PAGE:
Dallas Buyers Club – 2013 Director Jean-Marc Vallée Starring Matthew McConaughey, Jared Leto, Jennifer Garner, Griffin Dunne, Dennis O’Hare, Steve Zahn, Dallas Roberts, Kevin Rankin Screenplay by Craig Borten, Melisa Wallack One […]
Dallas Buyers Club – 2013
Director Jean-Marc Vallée
Starring Matthew McConaughey, Jared Leto, Jennifer Garner, Griffin Dunne, Dennis O’Hare, Steve Zahn, Dallas Roberts, Kevin Rankin
Screenplay by Craig Borten, Melisa Wallack
One of the unwritten rules of movie awards is weight loss or transformations of a dramatic nature leads to Golden Statues. This formula worked twice for Dallas Buyers Club in the most recent Academy Award ceremony, where McConaughey and Leto both picked up acting awards. Even so, it’s taken us a while to want to commit ourselves to this rendition of AIDS: How I got it, and how I beat the system for a while at least. The energy of both actors works in a large part to push the story through. The weight of the material is offset and the film rises above its grotesque beginnings to show that hope in any form is nearly as contagious as the disease that has wiped out so many.
Ron Woodroof (McConaughey) is an emaciated man who is living life so dangerously hard, one can scarcely imagine how he has the energy to get out of bed. He is a racist, homophobic, drug and sex abuser. His world comes down around him as he discovers his condition after an accident at work. After a week of binging, he decides to start researching his situation. Early results give him the hope that AZT can help. After he resumes drugging and boozing, he has another incident which lands him in the hospital next to Rayon (Leto) who gives him a few ideas which eventually lead him to visiting a doctor in Mexico (Dunne) who changes his mind and his approach to battling the disease.
On the other side of the equation is a very simple version of the Feds and the Medical establishment. Wandering somewhere between is Garner’s Dr. Eve Saks, who has plenty of questions and not many answers. She spends much of the time here looking like a lost puppy. I am sure the story could have benefit from giving her more to do, as well a realistic presentation of the problems faced trying to cure an incurable disease. Here Woodroof’s nemesis seem to be a tad more complex than the bad guys in Norma Rae. Then again, Sally Field won for that film too, right?
I do appreciate choices made by McConaughey and Leto for what really are important roles. Perhaps it is too big a story to be contemplated with a few gross encounters of sex and drugs followed by an instant genius for how to recover against the wishes of The Man. There is some soul-searching, but I get it that 30 days they give you to live. Maybe it’s best if we take it as a series of portraits, assuming the right thing is happening in the background. Ultimately, one can see the humanity they express that has until now been easy for people unaffected by this disease to ignore.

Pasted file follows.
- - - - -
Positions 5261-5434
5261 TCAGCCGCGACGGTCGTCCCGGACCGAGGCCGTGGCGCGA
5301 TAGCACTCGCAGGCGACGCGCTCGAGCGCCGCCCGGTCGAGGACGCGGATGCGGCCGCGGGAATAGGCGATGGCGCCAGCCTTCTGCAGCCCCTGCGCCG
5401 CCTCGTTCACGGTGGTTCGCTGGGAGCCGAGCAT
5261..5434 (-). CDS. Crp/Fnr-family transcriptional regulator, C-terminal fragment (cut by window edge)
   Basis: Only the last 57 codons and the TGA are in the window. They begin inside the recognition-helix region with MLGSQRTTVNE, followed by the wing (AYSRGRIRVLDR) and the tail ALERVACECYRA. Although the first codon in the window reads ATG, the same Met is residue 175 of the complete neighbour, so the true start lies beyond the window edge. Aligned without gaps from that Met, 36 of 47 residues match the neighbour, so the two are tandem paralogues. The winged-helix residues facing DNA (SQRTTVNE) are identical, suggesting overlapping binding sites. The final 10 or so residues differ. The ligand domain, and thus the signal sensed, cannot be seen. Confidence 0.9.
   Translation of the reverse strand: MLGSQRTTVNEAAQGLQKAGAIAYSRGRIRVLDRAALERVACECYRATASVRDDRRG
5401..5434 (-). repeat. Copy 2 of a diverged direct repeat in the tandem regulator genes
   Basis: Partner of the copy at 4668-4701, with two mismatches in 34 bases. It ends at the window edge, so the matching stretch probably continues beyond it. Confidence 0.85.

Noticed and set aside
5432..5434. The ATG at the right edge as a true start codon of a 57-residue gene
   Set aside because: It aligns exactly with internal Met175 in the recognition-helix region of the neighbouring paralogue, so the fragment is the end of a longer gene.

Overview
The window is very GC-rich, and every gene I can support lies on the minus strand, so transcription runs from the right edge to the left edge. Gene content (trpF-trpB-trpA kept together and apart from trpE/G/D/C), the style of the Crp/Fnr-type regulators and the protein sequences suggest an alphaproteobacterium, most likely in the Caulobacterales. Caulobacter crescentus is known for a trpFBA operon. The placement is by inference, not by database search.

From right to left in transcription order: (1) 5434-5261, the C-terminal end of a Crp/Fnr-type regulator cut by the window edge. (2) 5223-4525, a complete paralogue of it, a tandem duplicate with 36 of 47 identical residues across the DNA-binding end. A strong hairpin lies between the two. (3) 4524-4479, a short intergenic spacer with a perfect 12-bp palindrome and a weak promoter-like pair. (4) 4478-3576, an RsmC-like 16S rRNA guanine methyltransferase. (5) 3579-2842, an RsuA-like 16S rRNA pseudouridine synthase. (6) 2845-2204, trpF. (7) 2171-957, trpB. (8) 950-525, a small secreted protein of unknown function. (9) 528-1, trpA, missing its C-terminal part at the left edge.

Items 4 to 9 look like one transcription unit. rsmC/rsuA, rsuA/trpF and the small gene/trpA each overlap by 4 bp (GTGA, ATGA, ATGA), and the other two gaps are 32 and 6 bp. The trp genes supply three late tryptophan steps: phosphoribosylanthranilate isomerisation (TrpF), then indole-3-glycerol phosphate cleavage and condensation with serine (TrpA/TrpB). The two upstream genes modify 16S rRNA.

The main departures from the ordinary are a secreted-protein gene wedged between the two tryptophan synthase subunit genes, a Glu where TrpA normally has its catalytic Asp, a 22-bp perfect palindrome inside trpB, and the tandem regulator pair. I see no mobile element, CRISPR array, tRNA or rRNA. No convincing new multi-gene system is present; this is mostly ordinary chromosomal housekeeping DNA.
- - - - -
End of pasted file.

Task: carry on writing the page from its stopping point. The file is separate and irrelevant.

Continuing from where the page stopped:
Leto as what Woodruff would call him “a Tinkerbell” who has an obsession with Mark Bolan from T-Rex is amazing. His performance was criticized by some in the LBGT community for not being played by an actual transgender. Baby steps, folks. It’s safe to say he found the humanity of the character when most who watch the film would want him to survive.
McConaughey is in the stratosphere now. His performance, hamstrung as it is by the plot, is simply amazing. Between True Detective and Joe Nichols’ Mud, this could be his third best performance in the year 2013. It gives those of us who saw his talent in early work like Lone Star assurances that his potential is not limited by his good looks.
Dallas Buyers Club is a good film that might have been great if the script had matched the two prominent performances. Like Ron Howard’s A Beautiful Mind made a decade ago, the film makers leave out the more complex aspects of Woodroof’s character. He was had been married thrice and had a child. They say the reason they give is that they wanted to make the film more a “Character Study.” What they do, though, is to remove motivation and difficulty in presenting him as an irresponsible father. That kind of stuff might have given viewers pause, in their minds. The reality is they wanted as many butts in seats as possible. Seeing a wild, homophobe corralled into the Mother Theresa of AID’s research comes across as more relatable than a possibly bisexual man who was outrageous while not confrontational who possibly left his child abandoned during her teenage years.
Still, McConaughey and Leto’s performances resonate and will keep this movie in our memories for a while. It may even open a few hearts and minds. That is a lot to carry out at any time.
(***1/2 out of *****)